Letter to Myself From my Great Grandmother

Remember, when they took our portrait

they had not invented smiling for the camera.

Do not think we were other than stones

in boiling water, clapping together, making that steam.

Girl with mercury coursing your bird-bones.

Did you think it was you who invented this brittle strength?

Girl in the clothing of children and men.

Girl who cannot stop reading.

I laid the seed of you in a bed of cabbage.

Did you think we have not glowed in the dark somewhere before?

I chased the demons through the night rooms of the house

and when I caught them they started to pull branches

in for the funeral pyre. I told them your name

they grew quiet, said nothing.

Your peculiar name, burning a charm through my tongue. 

Girl with dozens of tiny electric hairs that light up when you’re afraid. 

I loved women and the pearls of their friendship. 

Wouldn’t you like to know how.

Wouldn’t you like to know how 

I preferred my potatoes.

Wouldn’t you like to taste now the salt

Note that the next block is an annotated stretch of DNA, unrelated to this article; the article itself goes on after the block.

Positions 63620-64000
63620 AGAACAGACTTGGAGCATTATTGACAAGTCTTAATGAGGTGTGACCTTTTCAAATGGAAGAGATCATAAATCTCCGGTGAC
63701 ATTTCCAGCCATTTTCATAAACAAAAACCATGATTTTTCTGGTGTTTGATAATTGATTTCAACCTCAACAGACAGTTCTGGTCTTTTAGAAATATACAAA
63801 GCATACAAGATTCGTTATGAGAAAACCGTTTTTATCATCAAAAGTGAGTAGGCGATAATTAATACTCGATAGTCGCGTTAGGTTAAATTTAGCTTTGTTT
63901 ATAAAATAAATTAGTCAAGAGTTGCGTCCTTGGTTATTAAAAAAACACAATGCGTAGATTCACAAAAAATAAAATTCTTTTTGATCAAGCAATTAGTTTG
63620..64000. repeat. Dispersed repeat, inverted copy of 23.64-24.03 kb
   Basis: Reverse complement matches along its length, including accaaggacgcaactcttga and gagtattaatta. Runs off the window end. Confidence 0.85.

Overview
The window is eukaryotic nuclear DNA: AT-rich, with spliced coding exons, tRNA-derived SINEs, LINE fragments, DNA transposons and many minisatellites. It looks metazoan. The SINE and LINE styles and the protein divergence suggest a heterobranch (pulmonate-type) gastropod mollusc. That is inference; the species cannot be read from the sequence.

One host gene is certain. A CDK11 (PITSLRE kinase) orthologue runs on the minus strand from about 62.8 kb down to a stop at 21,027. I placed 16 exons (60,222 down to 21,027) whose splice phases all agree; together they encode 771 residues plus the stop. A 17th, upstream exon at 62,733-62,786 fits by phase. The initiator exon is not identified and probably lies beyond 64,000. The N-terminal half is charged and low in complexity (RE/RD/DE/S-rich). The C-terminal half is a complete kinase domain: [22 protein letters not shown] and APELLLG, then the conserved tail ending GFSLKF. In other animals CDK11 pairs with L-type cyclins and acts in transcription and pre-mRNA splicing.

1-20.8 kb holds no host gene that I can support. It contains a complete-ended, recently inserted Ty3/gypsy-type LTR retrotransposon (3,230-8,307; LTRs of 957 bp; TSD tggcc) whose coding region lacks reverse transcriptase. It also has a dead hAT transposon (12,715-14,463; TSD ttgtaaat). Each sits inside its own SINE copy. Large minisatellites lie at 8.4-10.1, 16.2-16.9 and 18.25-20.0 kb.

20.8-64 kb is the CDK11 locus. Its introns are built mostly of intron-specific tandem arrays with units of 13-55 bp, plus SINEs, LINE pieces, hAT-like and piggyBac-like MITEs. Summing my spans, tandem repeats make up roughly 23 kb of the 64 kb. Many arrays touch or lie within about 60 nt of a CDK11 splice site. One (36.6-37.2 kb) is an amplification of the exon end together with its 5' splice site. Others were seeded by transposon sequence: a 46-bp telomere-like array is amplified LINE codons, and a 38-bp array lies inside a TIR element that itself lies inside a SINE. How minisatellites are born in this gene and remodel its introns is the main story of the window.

of the soil that gave me my body.

Girl, grow your nails, stop stripping them back

with your teeth. You’ll need your sharpest

bones for a demon much more serious

than your own doubt.

In my dreams I drank something other

than water and now you are drunk.


Mónica Gomery is a rabbi and poet, raised by her Venezuelan Jewish family in Boston and Caracas, and now living in Philadelphia. Her work explores queerness, diaspora, ancestry, theology, and cultivating courageous hearts. She is the author of Here is the Night and the Night on the Road (Cooper Dillon Books, 2018), and the chapbook Of Darkness and Tumbling (YesYes Books, 2017). Her poetry has been published in various journals, including most recently Frontier, Foglifter, Ninth Letter, and Plenitude Magazine. She has been a Pushcart Prize nominee and a finalist in the Cutthroat Journal Joy Harjo Poetry Contest.